One hundred feet deep. The river seems almost to be running on its edge hemmed in by ponderous rocks.

Courtesy Wisconsin Geological Survey

[Pg 21]

The points of interest usually called to the attention of visitors by the guides follow:

Angel Rock on the right is a rugged projection, curiously shaped. The imagination will easily transform this lofty crag into a huge angel with outspread wings. It is sometimes called Marble Rock, from the rounded sandstone pebbles on the ledge and in the river.

The Swallow's Home is where the swallows live. During the nesting season thousands of these birds may be seen occupying innumerable holes in the side of the cliff.

The Jaws of the Dells, the entrance proper, are guarded by High Rock and Romance Cliff, two immense rocks standing as sentinels to the waterway.

Chimney Rock is one of nature's freaks, resembling a stick and mortar chimney of pioneer times. It was fashioned by the waters as they cut this wonderful gorge.

Echo cove is submerged.

Black Hawk's Head is another curious result of erosion.

Nothing but the site is left of the ancient and weathered Dell House, once a "wild, rambling old rookery." It was the first frame house built on the river above Portage, erected in 1837-38 by Robert V. Allen and used for many years as a tavern. Here the rivermen recounted their thrilling experiences in piloting their rafts through the Dells and told of the days in the pineries of pioneer Wisconsin.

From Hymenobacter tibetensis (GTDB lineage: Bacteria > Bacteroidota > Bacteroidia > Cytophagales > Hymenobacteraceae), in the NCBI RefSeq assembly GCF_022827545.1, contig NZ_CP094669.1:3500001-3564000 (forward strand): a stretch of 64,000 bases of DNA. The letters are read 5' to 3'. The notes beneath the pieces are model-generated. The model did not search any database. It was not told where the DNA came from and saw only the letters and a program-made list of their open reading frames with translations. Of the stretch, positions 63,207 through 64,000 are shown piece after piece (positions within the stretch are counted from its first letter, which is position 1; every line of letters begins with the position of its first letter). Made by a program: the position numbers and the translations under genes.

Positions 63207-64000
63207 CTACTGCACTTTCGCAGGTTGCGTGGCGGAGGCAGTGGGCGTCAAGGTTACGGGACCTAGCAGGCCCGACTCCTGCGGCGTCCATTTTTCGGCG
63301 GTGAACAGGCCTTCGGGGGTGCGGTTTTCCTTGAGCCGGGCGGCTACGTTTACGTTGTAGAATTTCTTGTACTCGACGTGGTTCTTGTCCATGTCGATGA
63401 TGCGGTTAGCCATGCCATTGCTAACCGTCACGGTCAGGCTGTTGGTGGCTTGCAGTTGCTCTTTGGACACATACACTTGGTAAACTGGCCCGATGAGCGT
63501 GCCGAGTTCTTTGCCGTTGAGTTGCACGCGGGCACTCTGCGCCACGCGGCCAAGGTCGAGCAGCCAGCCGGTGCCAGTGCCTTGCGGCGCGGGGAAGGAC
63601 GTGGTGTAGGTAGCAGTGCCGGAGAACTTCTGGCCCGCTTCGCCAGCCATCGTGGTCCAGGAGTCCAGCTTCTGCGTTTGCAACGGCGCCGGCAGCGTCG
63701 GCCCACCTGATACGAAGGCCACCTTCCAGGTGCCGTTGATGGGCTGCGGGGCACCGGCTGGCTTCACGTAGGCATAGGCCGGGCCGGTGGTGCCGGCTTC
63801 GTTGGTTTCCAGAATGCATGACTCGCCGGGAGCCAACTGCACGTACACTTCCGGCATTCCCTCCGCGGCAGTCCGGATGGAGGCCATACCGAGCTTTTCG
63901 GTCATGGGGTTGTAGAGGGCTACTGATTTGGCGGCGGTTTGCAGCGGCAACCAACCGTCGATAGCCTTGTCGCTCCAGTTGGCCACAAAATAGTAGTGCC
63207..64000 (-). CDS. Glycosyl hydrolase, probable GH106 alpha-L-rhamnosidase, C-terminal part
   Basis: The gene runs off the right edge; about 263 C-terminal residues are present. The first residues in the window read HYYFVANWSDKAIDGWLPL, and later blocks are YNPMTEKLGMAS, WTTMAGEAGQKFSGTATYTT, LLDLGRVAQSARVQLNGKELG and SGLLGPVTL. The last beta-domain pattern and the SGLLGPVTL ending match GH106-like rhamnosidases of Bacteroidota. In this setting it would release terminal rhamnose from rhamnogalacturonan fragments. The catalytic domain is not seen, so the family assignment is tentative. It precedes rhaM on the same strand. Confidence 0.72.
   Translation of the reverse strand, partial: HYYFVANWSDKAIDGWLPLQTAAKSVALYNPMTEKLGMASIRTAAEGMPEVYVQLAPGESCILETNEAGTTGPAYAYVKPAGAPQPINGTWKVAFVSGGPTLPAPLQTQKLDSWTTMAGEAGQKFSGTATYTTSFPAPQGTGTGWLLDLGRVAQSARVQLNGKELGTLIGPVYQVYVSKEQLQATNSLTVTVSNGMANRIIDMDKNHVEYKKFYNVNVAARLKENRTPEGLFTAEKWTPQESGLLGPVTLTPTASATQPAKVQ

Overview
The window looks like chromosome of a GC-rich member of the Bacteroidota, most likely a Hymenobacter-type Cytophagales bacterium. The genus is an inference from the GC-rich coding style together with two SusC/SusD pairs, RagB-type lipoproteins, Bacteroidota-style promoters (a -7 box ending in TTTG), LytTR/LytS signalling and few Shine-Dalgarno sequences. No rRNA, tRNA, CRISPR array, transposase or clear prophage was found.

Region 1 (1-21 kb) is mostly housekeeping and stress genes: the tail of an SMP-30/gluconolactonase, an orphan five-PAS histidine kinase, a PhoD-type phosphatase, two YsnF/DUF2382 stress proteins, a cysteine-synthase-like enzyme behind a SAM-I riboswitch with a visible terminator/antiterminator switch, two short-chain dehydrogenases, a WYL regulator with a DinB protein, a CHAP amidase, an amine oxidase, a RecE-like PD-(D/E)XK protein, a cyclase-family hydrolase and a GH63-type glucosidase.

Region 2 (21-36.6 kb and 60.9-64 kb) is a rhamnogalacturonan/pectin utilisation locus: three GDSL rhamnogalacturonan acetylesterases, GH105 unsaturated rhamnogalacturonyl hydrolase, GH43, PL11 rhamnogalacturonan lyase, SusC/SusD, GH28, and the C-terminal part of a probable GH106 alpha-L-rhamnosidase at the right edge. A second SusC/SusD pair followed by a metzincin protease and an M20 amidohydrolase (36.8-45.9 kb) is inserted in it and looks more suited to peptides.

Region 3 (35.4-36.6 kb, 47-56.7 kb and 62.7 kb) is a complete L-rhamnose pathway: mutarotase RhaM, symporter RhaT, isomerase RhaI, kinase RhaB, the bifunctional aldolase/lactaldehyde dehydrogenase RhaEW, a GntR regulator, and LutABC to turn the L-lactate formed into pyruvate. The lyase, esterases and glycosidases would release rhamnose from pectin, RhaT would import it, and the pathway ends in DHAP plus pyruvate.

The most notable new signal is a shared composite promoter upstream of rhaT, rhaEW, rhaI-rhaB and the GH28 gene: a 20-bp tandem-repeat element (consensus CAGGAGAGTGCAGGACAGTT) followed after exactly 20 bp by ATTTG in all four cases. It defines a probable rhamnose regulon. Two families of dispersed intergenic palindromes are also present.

Chapel Gorge is a beautifully shaped glen on the right, named for a peculiarly shaped rock at the entrance.

Boat Cave is submerged.

Circle Bend is a half-circle in the river, the cliff of solid masonry formed of rocks high and bold.

Sturgeon Rock resembles the fish by that name. It is located on the left at the entrance to the wild grandeur of the Dells.

The Navy Yard exhibits the geological formation of the Dells in the superlative degree. Huge vessels with prows and sides and ribs of solid stone, may be pictured without difficulty by the imagination, all warring with the waters of the narrows.

Opposite the Navy Yard is Eaton Grotto, a long deep opening in the face of the cliff.

Skylight Cave is submerged.

At the Narrows the river is only fifty-two feet wide, but over 80 feet deep. Here the stream runs on its edge, hemmed in by ponderous rocks. In 1850 Schuyler S. Gates built a bridge over the stream at this place, the first ever thrown across the Wisconsin River. After thousands of teams and passengers had paid toll, the high water of 1866 carried it away.

The Devil's Elbow marks the place where the stream makes a square turn as it enters the Narrows.

Black Hawk Cave on the left, so lingers a legend, is where the chief secreted himself after his disastrous war of 1832.

Notch Rock, near the water's edge, was the terror of raftsmen, more than one raft breaking up and more than one life being lost at this place.

Artist's Glen, on the right, is one of the most beautiful retreats of the Dells.

Sliding Rocks, at the edge of the water, are so named from their peculiar formation, apparently sliding inward and throwing the water to the center of the stream.

The Ancient River Bed is seen on the left. In an early day a portion of the river flowed through the now deserted channel, entering the main stream near the Dell House site and forming an island.

Coldwater Canyon is one of the grand features of the Dells. This is a rocky defile with frowning crags and perpendicular walls.

[Pg 22]

The Devil's Jug, thirty-five feet across at the bottom and seventy feet high, is a never-ending wonder.